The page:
The Guardian (UK)
1 January 2003
Russia: Falling rolls, falling villages
Nick Paton-Walsh, Moscow
In the Russian village of Buichki, Sasha Nenashev, 7, is particularly precious this New Year. In this failing agricultural settlement near the Ukrainian border, he is at the top of his class at school.
This achievement is not much to do with academic prowess, but more to do with the fact that he is the only pupil. The depopulation of Russia has meant that Buichki only has one 7-year-old to send to this school. In the two school years above it is the same: Sasha Romenski is top (and bottom) of the second grade. Natasha Lunyeva is the best (and worst) pupil of the third. Their "school" - a place where six teachers work with about 10 children - is a sad sign of how Russia's population is dying, and taking villages like Buichki with it.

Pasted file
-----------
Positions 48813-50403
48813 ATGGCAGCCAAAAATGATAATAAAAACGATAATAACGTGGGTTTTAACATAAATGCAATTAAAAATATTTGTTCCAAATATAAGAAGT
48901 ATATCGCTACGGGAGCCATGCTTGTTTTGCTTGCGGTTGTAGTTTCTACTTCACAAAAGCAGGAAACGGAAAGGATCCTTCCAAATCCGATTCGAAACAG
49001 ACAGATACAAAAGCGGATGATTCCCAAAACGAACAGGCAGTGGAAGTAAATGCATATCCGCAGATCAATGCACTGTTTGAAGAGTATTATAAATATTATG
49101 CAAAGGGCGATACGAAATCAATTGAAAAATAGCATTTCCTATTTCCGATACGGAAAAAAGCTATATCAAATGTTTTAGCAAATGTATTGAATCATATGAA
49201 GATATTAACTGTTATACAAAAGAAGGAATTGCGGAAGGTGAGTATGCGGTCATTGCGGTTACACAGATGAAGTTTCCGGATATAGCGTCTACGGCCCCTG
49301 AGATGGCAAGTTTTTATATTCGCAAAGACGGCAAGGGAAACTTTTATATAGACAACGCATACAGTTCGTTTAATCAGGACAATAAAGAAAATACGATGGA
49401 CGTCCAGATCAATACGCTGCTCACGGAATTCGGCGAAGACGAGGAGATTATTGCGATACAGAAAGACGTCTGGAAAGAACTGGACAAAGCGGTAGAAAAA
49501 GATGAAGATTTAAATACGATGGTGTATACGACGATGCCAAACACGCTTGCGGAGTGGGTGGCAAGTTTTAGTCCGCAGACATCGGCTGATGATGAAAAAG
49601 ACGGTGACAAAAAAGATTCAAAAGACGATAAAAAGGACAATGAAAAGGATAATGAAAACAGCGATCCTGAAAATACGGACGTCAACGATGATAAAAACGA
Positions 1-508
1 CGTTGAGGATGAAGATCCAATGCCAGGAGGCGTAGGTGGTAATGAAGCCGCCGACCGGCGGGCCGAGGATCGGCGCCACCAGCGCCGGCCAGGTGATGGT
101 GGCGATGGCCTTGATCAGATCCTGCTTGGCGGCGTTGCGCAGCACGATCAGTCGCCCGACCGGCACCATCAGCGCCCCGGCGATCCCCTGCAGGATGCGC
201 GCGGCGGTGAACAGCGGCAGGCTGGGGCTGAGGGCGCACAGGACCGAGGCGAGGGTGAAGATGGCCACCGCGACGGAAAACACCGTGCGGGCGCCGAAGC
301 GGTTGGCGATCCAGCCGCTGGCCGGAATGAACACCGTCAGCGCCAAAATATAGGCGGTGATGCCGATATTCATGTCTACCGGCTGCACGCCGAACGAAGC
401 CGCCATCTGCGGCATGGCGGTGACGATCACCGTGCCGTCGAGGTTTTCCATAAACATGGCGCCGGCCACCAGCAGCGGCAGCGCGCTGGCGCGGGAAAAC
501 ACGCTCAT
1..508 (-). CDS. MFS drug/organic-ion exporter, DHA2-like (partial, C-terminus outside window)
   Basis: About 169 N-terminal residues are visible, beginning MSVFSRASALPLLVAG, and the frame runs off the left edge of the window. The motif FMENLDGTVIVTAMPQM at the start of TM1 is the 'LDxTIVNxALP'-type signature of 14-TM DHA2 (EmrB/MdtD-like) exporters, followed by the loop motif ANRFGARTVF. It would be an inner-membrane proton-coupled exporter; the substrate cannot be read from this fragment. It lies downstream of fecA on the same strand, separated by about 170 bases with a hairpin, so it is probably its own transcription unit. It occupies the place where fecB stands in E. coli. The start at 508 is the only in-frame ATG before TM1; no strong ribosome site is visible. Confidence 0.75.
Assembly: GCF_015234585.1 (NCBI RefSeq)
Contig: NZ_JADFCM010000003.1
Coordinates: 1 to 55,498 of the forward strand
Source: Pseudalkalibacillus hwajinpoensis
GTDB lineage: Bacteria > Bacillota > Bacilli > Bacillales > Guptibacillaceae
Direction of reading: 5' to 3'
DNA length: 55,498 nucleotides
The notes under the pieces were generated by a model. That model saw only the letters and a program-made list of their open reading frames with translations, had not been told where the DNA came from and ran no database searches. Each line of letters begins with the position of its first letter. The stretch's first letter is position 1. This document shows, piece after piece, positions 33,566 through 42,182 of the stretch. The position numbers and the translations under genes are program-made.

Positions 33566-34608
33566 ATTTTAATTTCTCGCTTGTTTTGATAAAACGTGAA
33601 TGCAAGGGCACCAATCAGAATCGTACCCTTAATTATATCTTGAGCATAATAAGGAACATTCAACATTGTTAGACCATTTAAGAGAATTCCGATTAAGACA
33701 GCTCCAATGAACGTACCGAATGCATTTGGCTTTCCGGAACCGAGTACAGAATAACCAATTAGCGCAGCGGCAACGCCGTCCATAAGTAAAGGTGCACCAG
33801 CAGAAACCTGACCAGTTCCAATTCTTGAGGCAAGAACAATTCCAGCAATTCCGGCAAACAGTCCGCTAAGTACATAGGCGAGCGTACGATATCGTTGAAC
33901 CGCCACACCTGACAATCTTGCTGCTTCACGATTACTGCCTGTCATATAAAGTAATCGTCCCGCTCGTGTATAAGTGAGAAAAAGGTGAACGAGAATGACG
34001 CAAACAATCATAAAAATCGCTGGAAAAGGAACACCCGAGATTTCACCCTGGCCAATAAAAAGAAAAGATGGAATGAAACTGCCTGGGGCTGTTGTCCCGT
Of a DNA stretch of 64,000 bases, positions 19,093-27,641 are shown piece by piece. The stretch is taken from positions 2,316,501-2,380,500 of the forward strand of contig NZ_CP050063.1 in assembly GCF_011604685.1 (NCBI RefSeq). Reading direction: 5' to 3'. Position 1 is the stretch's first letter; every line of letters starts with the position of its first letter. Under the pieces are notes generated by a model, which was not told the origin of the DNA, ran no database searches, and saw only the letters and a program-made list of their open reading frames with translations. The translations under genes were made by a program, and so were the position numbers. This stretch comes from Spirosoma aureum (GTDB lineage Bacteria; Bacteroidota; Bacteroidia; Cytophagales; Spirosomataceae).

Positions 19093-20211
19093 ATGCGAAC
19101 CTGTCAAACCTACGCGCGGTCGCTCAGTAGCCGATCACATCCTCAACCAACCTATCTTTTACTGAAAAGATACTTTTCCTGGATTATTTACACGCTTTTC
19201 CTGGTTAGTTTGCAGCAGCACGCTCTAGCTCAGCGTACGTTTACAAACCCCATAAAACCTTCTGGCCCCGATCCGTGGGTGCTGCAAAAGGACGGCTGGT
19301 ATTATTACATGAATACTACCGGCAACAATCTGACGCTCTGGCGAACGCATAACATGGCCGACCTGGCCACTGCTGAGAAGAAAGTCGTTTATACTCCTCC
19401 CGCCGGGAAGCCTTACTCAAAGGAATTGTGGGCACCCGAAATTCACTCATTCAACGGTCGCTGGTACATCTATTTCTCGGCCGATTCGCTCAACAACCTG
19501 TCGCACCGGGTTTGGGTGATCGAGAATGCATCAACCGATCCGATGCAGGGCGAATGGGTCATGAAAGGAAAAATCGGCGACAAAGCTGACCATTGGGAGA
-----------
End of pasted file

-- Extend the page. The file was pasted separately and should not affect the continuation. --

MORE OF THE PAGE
Buichki, 300 miles south of Moscow, fell apart when the Soviet agricultural structure collapsed in the 90s. The birth rate plummeted in the middle of the decade, as workers fled the farms, and began ferrying goods back and forth from China. Such work makes ends meet, but means that the people moved to the nearby town of Kursk, where they could sell the goods on. "We've gone back to the time of tsars," joked one teacher to local media. "Each child has his own personal tutor".
The village is symptomatic of perhaps the biggest problem facing Russian today - a greater threat to the federation's existence than Chechen rebels or international debt. The nation's declining birth rate has been repeatedly singled out by President Vladimir Putin as one of Russia's biggest hurdles in the coming years. In his annual televised question and answer session with the public, he announced that the latest census would show the population standing at 145 million, a drop of more than 3 million in a decade.
Poor living standards, sexually transmitted diseases and the decay of Russia's regions, often former Soviet industrial towns considered obsolete by Moscow's wealthy political elite, fuel the decline.
So desperate is the situation that the region of Ahtubinsk, not that far from Buichki, recently offered young couples, who could prove they were not alcoholics, a new house if they had three children in five years. Such desperate moves are deemed the only way for Russia to recover.